MCI is an international group of obstetricians and gynaecologists, which has adopted a preferential option for mothers and babies. MCI’s mission is to carry out the work of Evangelium Vitae (the Gospel of Life) by improving the lives and health of mothers and babies both born and unborn, through new initiatives of service, training, research, and advocacy designed to reduce the tragic levels of abortion world-wide and maternal and perinatal mortality, morbidity in developing countries.
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Support Catholic Health Care Workers
In response to the growing legal challenges to conscience rights and protection for medical professionals, MaterCare International (MCI) is asking the Canadian Conference of Catholic Bishops to; Recognize/acknowledge the discrimination befalling practicing Catholic Obstetricians, Gynecologists and Midwives, as well medical students and future specialists, and Stand with them to support their right to conscientious objection. Supporting Catholic medical professionals will empower them to reject the erosion of their morals being imposed by legislative changes concerning practice. This support can come as; Public Statements White Masses (The name given to this Mass comes from the white coats that physicians and other health care workers have traditionally worn in their profession, traditionally held on October the 18th, the Feast of St. Luke) Reaching out to medical professionals in your Archdioceses The Catholic Church has been one of the largest providers of health care, especially for mothers. Religious orders developed maternity clinics which became some of the finest obstetrical units. This future however is not assured, certainly in Western countries as governments nationalise Catholic institutions but also as religious vocations to the health care vocation continue to decline and lay Catholics are forced out of their vocations. The Church has always required excellence of the training of priests and religious, but as Pope St John Paul II asks the medical, nursing and midwifery professions need new ways of evangelizing them. Thought must be given to how the Church will continue to deliver Mercy through health care.
Stephen Harper: Honour Women's Day and Mother's Day by Funding Positive Maternal Health Initiatives
Despite promises from world governments at global summits led and hosted by Prime Minister Stephen Harper to reduce maternal mortality, death rates among pregnant women remain devastatingly high, especially in the world's poorest regions. In order to reduce maternal mortality rates on a global scale, the Canadian government must fund positive maternal health initiatives that promote innovative and viable options for women and their children. Honour this Women's Day, March 8th, by campaigning until Mother's Day, May 12, for greater federal investment in maternal health initiatives that allow women the freedom to have their children. Start by signing the petition. We are asking our elected officials to co-sponsor and actively push for key initiatives and programs like those of MaterCare International, a world leader in inexpensive and effective programs that decrease the chance of death for both mother and child before, during, and after pregnancy. MaterCare International has developed a comprehensive rural health program to support birthing mothers in developing countries around the world. The program covers everything from education to complicated delivery and has been proven to save lives and enrich communities. Sign our petition today, and learn more at www.MaterCare.org.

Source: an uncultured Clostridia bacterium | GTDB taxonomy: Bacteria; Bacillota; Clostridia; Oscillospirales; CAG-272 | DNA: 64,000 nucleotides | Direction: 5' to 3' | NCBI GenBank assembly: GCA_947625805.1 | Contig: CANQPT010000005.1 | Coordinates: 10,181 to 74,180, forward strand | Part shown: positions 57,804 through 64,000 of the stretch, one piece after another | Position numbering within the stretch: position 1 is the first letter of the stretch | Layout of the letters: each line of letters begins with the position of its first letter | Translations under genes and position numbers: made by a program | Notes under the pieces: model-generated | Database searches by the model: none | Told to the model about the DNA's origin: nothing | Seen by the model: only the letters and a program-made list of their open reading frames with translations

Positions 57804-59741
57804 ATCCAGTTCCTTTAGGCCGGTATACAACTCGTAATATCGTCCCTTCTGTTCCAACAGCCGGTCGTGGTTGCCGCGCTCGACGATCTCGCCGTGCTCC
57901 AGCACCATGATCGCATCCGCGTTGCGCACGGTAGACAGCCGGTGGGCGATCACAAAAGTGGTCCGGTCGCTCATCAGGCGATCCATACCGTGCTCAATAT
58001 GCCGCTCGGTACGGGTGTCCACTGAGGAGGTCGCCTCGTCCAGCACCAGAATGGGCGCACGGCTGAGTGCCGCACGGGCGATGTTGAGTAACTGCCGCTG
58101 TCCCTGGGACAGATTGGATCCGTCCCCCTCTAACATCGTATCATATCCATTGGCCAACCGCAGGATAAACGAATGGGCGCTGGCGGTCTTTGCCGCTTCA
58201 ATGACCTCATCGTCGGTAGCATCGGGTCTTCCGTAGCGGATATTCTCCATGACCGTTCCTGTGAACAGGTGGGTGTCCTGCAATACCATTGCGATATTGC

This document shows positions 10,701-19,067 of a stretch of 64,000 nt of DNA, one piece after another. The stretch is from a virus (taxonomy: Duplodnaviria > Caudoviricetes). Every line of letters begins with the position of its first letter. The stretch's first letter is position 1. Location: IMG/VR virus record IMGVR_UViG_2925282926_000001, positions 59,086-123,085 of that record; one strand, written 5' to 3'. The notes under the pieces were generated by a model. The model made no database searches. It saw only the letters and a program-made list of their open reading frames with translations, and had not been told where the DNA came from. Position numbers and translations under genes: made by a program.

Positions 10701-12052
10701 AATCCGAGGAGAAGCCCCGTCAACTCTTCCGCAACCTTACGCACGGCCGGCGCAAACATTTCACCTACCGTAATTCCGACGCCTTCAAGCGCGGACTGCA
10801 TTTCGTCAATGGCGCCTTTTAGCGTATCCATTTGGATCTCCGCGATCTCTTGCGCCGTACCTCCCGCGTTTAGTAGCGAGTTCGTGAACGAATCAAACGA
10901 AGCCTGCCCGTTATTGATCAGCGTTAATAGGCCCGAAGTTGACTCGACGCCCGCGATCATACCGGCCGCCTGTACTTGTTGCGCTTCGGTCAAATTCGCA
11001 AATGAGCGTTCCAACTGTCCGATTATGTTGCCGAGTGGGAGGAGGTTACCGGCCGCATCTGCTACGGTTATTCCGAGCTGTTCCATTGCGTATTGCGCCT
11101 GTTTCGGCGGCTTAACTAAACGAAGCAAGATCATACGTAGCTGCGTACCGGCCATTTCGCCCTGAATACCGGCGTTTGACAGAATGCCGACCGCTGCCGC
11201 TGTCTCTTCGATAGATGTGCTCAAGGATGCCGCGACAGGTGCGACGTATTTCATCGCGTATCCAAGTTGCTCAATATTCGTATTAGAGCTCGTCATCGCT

Give Mothers their Rights
Now more than ever, the MaterCare International 'Charter of Maternal Rights' echoes the concerns and sentiments of women in the developing world. While western governments and philanthropic organizations are discussing amongst themselves what to do about the global maternal health crisis, MaterCare has developed, with the aid of experts and through listening to and observing the women who most desperately need it, a Charter of Maternal Rights. By adopting this charter, regions are pledging to uphold the dignity of the station of motherhood. We ask that world leaders adopt this charter as a part of the ongoing effort to reduce maternal deaths worldwide. The Canadian International Development Agency (CIDA) has given millions to large NGOs who, rather than elevating the status of women and mothers in the developing world, have promoted social engineering and population control. By adopting this charter, CIDA would be making a clear statement of intent to the global community to uphold the station of motherhood. From the Charter of Maternal Rights (You can read the charter in full here): 1.B MATERNAL HEALTH CARE: SITUATIONS OF URGENT NEED 1.3 Mortality and Morbidity It is estimated that 200 million women conceive world-wide each year and the UN estimates the number of pregnancies artificially aborted annually to be 30 – 50 million. The number of women’s deaths occurring due to complications during pregnancy, labour and delivery and 6 weeks following (maternal mortality), are reliably estimated to be 330,000, (Lancet 2009), mostly in developing countries. The difference in the risk of dying during pregnancy and childbirth, between rich and poor countries is stark e.g. in Canada it is 1: 7,300, whereas in sub-Saharan African countries the risk is 1: 7. No other development indicators show such disparity between rich and poor countries and the gap is not closing. Of the United Nation’s Millennium Development Goals, No 5 (to reduce maternal mortality by 75% by 2015) is the most neglected. This neglect is not due to lack of funding but rather its wrong allocation, which is to reduce the number of children mothers bear, rather than making pregnancy and childbirth safer.